We recently wrote about the Parliamentary Archives and the work they're doing to be more accessible to the public. In this post, we're talking about how they're helping to preserve Parliament on social media.
Be where people are
Associate Content Designer Sharan Dhaliwal writes that video is a great way to engage with users on social media, but explains why you should only do it if you can do it well.
MPs can submit questions to the Table Office electronically but the current system has many issues. One of the projects that PDS is currently working on is to improve this submission system. We developed a new interface for submitting questions, to help give MPs feedback about their questions and help them prepare before they ask their question.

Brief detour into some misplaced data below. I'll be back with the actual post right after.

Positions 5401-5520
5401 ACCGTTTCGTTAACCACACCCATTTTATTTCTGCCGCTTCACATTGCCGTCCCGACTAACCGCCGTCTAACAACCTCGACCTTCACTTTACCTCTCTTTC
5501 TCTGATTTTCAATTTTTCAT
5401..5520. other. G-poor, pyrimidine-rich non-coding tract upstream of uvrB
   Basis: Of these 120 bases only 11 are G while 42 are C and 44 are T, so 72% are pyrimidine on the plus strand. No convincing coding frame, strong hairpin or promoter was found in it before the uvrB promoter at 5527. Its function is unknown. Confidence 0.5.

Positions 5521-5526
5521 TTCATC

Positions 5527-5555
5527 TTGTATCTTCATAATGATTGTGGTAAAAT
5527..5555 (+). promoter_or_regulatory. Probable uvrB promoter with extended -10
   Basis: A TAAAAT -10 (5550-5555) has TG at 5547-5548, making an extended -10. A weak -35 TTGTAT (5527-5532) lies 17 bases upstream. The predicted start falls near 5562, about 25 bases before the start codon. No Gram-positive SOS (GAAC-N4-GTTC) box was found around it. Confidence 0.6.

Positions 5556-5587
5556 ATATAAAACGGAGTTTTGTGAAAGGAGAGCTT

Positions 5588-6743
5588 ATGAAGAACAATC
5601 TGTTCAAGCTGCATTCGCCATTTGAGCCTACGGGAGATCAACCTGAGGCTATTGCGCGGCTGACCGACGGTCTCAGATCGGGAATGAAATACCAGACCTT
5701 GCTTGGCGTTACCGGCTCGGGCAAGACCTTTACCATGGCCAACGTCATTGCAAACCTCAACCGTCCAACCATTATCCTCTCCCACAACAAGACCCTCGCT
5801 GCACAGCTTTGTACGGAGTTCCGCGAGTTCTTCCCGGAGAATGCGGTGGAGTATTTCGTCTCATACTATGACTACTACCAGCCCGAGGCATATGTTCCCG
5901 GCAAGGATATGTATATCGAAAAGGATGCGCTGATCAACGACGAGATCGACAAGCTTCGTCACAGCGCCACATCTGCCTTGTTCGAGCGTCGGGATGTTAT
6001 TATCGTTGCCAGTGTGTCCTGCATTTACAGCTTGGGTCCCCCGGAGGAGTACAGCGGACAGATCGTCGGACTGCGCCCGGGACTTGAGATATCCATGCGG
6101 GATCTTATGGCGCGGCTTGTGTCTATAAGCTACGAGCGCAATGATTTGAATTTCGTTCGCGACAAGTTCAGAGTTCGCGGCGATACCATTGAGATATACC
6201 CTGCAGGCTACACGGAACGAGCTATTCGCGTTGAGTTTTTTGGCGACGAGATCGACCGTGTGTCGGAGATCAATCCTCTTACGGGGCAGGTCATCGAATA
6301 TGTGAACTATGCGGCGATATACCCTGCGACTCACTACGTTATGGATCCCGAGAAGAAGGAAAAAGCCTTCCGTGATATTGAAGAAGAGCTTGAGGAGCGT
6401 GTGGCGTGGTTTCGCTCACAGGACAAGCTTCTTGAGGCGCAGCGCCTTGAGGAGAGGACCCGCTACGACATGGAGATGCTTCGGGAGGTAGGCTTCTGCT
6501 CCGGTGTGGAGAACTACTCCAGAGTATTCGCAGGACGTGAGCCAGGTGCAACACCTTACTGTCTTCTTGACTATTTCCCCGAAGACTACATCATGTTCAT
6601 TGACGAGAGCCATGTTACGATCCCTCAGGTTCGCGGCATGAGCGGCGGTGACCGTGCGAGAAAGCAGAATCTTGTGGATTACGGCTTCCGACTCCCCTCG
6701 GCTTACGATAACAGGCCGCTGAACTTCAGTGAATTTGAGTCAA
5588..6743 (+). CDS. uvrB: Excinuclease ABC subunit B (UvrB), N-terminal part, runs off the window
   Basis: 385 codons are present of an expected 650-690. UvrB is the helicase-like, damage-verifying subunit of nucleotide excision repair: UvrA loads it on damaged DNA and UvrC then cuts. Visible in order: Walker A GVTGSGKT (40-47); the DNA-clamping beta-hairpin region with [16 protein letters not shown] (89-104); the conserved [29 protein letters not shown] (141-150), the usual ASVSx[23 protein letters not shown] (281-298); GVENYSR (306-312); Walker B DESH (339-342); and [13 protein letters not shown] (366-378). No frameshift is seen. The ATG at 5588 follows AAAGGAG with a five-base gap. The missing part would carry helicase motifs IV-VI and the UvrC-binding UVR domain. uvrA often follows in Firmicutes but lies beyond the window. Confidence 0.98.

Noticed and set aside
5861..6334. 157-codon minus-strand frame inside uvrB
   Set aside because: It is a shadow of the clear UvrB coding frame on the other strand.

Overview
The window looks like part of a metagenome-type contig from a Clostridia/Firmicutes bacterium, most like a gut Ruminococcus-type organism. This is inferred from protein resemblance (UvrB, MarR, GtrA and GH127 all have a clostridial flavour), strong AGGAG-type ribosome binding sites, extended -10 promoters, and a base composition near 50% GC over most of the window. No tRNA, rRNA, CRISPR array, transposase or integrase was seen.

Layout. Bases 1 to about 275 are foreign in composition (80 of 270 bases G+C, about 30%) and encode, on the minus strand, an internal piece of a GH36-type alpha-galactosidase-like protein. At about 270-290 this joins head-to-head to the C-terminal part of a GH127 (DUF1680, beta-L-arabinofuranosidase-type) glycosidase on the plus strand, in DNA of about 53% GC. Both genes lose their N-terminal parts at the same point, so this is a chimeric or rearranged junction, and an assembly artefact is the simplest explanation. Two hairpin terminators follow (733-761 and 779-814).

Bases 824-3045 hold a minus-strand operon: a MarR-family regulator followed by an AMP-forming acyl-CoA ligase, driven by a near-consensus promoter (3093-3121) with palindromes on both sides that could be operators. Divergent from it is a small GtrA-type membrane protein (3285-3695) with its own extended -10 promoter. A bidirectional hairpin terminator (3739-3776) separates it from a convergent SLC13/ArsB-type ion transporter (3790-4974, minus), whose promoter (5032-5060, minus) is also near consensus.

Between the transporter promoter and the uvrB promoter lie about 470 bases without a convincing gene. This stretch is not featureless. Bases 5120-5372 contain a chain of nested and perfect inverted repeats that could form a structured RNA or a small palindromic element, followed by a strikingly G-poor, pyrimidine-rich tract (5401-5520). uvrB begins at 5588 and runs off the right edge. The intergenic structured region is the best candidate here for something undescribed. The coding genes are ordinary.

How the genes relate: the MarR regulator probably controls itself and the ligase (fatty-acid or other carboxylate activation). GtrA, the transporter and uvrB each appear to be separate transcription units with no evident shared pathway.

Here at PDS, we start with user needs and this means putting our users first. We're currently working on prototype pages for the new parliament.uk website. Part of this involves discovery work about the browsers people are using to access the website and complete their task. Here's what we've found.
Henry Lau explains how we used guerilla user research to find out what information the public need when contacting an MP/Lord.
In the different areas I’ve worked - I’m from the Commons Library, but have spent some time in the Commons Committee Office – we’ve never excelled at getting good, quick feedback from Members or their staff.
Read how select committees have been using Twitter to crowdsource questions to help them hold ministers and other powerful figures to account on behalf of the public.
We've just started hosting a podcast of PMQs on the UK Parliament SoundCloud account and we’d be interested to hear any suggestions you might have about how we might develop this new service.